Acute liver failure is defined by acute onset of worsening liver tests, coagulopathy (INR ≥ 1.5), and encephalopathy in patients with no preexisting liver disease and with symptom duration of less than 26 weeks.1 With a few exceptions, a history of preexisting liver disease negates the diagnosis of acute liver failure. Our patient meets the diagnostic criteria for acute liver failure.

Immediate management

Once acute liver failure is identified or suspected, the next step is to transfer the patient to the intensive care unit for close monitoring of mental status. Serial neurologic evaluations permit early detection of cerebral edema, which is considered the most common cause of death in patients with acute liver failure. Additionally, close monitoring of electrolytes and plasma glucose is necessary since these patients are susceptible to electrolyte disturbances and hypoglycemia.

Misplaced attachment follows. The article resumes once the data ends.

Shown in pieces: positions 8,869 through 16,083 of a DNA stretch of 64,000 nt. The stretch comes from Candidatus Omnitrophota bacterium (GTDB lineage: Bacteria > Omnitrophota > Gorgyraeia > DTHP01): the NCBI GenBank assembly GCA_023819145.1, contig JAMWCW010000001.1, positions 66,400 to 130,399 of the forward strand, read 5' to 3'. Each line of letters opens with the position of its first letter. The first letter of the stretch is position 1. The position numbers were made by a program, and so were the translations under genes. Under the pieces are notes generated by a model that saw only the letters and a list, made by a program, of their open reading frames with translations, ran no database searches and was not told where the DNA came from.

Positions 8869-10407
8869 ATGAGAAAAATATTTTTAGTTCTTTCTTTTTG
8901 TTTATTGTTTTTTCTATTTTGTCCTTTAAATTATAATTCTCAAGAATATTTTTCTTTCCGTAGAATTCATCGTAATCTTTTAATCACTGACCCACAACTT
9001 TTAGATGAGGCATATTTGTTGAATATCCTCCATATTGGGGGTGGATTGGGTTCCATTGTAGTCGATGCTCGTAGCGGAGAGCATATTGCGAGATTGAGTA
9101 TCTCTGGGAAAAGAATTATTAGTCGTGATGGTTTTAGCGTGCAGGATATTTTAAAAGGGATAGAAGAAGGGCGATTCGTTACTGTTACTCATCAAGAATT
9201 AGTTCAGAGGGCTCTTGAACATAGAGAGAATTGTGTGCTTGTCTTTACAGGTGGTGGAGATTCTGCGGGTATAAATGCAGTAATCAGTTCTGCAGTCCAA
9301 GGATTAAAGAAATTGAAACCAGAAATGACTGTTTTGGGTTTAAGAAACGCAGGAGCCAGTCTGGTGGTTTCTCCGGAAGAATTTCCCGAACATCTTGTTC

Patients with acute liver failure are at increased risk of infections and should be routinely screened by obtaining urine and blood cultures.

Gastrointestinal bleeding is not uncommon in patients with acute liver failure and is usually due to gastric stress ulceration. Prophylaxis with a histamine 2 receptor antagonist or proton pump inhibitor should be considered in order to prevent gastrointestinal bleeding.

Treatment with N-acetylcysteine is beneficial, not only in patients with acute liver failure due to acetaminophen overdose, but also in those with acute liver failure from other causes.


The patient, now diagnosed with acute liver failure, is transferred to the intensive care unit. Arterial blood gas measurement shows:

  • pH 7.38 (reference range 7.35–7.45)
  • Pco2 40 mm Hg (36–46)
  • Po2 97 mm Hg (85–95)
  • Hco3 22 mmol/L (22–26).

A chest radiograph is obtained and is clear. Computed tomography (CT) of the brain reveals no edema. Transcranial Doppler ultrasonography does not show any intracranial fluid collections.

Blood and urine cultures are negative. Her hemoglobin level remains stable, and she does not develop signs of bleeding. She is started on a proton pump inhibitor for stress ulcer prophylaxis and is empirically given intravenous N-acetylcysteine until the cause of acute liver failure can be determined.